Many leading industry publications such as the Society of Construction Law (SCL) Delay and Disruption Protocol3 and the American Association of Cost Engineer’s (AACE) recommended practice No.29R-034 provide guidance on appropriate methods of delay analysis. 

Choosing the most suitable delay analysis methodology will depend on the details provided within the contract and / or the level of information available. However, some important elements of conducting a delay analysis are discussed here, by way of illustration.

  1. There must be a programme to measure the impact of the event, and evidence ideally that it is an approved programme under the contract.
  2. The analysis must firstly identify the critical path of the programme, before then demonstrating the impact of the event on the critical path of the programme.
  3. The impact of the delay may be determined either by prospective or retrospective delay analysis. Prospective delay analysis identifies the likely effect of an ongoing event on the time for completion where the event and its actual impact have not ended. Retrospective delay analysis identifies the actual effect on the time for completion where the event and its impact have concluded.
  4. Consideration should be given as to whether the cause must be identified before establishing the impact of the event (CauseEffect), or where the effect must be identified before establishing the cause (Effect-Cause).
  5. Cause-Effect – Certain methods of delay analysis will begin with the event (the cause) and then look to establish the impact (the effect). This method is generally adopted where the event has occurred, but the works are ongoing and the overall impact of the event is ongoing, thereby avoiding a ‘wait and see’ approach.  
  6.  Effect-Cause – in contrast, other methods of delay analysis will begin with identifying critical delay (the effect) and then look to establish the reason for the delay (the cause). This method is generally adopted where the works have been completed or when the effect of the event has concluded. 

It is important for the delay analysis narrative to align with the narrative and the chronology of the event which may be detailed in another section of the claim. Often, the narrative of the event and the delay analysis narrative is drafted by separate individuals which may lead to misalignment and conflicting information between the two sections. Consideration should be given to the fact that the recipient of a claim may not be an expert in the field of delay analysis or overly familiar with delay analysis. Therefore, the narrative should be drafted in a manner that a person who is not technically versed in delay analysis methodology can understand it, including a detailed step-by-step explanation within the ‘claim’.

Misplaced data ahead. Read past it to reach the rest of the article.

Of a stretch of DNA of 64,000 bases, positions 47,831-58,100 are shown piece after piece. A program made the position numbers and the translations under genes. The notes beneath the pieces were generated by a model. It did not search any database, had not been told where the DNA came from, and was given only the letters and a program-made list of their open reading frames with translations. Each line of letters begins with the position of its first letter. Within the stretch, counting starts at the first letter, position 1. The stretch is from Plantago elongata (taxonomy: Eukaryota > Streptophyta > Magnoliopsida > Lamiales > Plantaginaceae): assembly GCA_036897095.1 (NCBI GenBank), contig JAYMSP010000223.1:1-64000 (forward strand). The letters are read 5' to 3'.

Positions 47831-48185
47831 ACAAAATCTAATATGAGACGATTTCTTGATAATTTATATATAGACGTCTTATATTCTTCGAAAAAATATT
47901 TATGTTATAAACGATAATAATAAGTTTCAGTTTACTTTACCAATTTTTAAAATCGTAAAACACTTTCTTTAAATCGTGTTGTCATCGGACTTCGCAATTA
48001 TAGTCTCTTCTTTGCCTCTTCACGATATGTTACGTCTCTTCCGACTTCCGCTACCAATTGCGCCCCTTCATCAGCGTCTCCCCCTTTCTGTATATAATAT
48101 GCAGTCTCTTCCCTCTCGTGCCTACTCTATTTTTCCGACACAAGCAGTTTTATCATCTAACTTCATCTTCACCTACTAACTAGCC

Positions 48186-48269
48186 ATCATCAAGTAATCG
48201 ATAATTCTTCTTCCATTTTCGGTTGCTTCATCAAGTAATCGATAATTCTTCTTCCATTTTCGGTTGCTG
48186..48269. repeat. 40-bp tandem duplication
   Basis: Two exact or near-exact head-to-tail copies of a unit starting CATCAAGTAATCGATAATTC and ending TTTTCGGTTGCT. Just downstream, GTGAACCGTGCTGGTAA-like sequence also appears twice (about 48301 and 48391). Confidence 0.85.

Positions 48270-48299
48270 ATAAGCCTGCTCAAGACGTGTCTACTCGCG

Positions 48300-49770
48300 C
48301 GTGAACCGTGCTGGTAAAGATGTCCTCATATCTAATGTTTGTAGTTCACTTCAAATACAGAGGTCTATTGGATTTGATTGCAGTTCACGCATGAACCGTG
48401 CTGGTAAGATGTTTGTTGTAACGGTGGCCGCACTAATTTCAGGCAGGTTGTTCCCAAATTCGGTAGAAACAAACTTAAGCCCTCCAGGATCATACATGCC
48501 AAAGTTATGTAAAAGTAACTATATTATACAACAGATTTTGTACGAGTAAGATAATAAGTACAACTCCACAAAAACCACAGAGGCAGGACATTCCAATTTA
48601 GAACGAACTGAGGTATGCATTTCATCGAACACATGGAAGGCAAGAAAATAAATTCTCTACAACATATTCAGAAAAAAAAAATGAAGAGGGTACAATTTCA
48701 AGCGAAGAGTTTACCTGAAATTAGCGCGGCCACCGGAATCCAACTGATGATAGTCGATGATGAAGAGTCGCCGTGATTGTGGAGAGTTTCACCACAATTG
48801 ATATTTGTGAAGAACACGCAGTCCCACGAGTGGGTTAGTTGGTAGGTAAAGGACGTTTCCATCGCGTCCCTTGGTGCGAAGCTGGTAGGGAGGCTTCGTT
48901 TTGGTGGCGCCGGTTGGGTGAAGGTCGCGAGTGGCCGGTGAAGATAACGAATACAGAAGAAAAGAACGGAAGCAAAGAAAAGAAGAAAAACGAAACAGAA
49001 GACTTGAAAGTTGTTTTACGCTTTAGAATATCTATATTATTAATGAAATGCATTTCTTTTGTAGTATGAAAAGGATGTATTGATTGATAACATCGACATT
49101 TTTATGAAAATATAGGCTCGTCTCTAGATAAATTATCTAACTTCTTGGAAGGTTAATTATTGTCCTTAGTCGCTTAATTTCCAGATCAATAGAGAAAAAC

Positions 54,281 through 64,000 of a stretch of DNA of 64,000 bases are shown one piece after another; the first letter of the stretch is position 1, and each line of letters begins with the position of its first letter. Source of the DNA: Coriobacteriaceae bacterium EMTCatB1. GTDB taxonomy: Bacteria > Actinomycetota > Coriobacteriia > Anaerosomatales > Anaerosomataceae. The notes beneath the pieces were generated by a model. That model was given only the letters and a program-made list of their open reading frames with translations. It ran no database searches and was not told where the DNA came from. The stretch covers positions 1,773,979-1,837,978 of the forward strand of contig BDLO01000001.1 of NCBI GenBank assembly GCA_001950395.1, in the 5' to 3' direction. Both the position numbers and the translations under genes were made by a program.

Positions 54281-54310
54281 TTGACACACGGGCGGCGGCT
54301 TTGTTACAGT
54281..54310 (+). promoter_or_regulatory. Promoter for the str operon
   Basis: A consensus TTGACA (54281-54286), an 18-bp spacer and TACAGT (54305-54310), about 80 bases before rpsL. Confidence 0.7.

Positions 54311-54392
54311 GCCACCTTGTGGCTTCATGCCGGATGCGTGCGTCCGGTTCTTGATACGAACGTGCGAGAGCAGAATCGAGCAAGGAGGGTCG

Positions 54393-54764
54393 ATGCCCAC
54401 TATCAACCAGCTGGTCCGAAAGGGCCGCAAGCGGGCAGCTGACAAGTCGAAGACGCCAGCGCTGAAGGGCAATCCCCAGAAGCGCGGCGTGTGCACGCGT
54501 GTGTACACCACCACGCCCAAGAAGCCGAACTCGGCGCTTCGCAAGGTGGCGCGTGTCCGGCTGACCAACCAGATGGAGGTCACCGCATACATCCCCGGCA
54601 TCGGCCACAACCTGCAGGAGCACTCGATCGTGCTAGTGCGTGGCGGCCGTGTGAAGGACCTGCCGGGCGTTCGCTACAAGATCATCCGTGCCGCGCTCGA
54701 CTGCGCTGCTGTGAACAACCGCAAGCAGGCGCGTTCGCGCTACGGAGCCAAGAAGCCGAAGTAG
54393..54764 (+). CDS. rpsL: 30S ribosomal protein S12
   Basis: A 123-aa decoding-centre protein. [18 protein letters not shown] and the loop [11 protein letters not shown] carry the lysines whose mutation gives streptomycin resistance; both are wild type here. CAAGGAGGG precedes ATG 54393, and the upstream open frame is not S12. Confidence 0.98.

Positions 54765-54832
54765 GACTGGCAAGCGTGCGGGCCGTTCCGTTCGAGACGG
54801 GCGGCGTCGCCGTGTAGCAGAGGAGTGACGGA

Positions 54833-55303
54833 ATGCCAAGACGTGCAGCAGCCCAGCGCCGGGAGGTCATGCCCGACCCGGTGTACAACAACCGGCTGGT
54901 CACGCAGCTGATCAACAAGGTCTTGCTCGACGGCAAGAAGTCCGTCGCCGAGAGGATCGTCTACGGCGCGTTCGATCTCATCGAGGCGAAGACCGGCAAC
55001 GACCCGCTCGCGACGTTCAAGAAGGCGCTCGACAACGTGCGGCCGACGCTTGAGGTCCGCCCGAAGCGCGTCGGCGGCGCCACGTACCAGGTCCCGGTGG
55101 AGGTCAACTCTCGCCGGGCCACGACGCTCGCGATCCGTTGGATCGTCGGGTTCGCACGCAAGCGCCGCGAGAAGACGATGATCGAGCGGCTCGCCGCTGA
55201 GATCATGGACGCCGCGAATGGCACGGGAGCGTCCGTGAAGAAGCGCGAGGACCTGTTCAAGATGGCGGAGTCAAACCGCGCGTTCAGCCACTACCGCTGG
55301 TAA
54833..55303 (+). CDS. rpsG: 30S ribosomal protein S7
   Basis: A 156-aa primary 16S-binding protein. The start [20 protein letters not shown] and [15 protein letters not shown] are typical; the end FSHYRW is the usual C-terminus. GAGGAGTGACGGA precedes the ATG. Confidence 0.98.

Conclusion

The following takeaway points can enhance the possibility of a successful outcome of an EOT claim:  

  • When drafting the narrative of the event, use a detailed and factual chronology, substantiated through project records.  
  • When establishing entitlement to an extension of time, use the correct provisions of the contract.  
  • The delay analysis methodology chosen and the logic surrounding the same should be explained as part of the narrative.  
  • The delay analysis section of the claim should be clearly drafted in a manner that a non-technical person may understand.  
  • The delay analysis narrative should align with the narrative explaining the event.  

 This article was written for issue 26 of the Driver Trett Digest. To view the publication, please visit: www.driver-group.com/digest-issue-26


1.  Sub-Clause 20.1 of the Conditions of Contract for Construction (First Ed. 1999) For Building and Engineering Works designed by the Employer.
2.  Sub-Clause 8.4 of the Conditions of Contract for Construction (First Ed. 1999) For Building and Engineering Works designed by the Employer.
3.  Society of Construction Law Delay and Disruption Protocol – 2nd edition – February 2017 – Guidance Part B: Guidance on Core Principals.
4.  American Association of Cost Engineer’s recommended practice No.29R-03 dated 25 April 2011, Section 3 ‘Method Implementation’.

Articles  /  Digest  /  Global  /  Middle East

Articles  /  Digest  /  Global  /  Middle East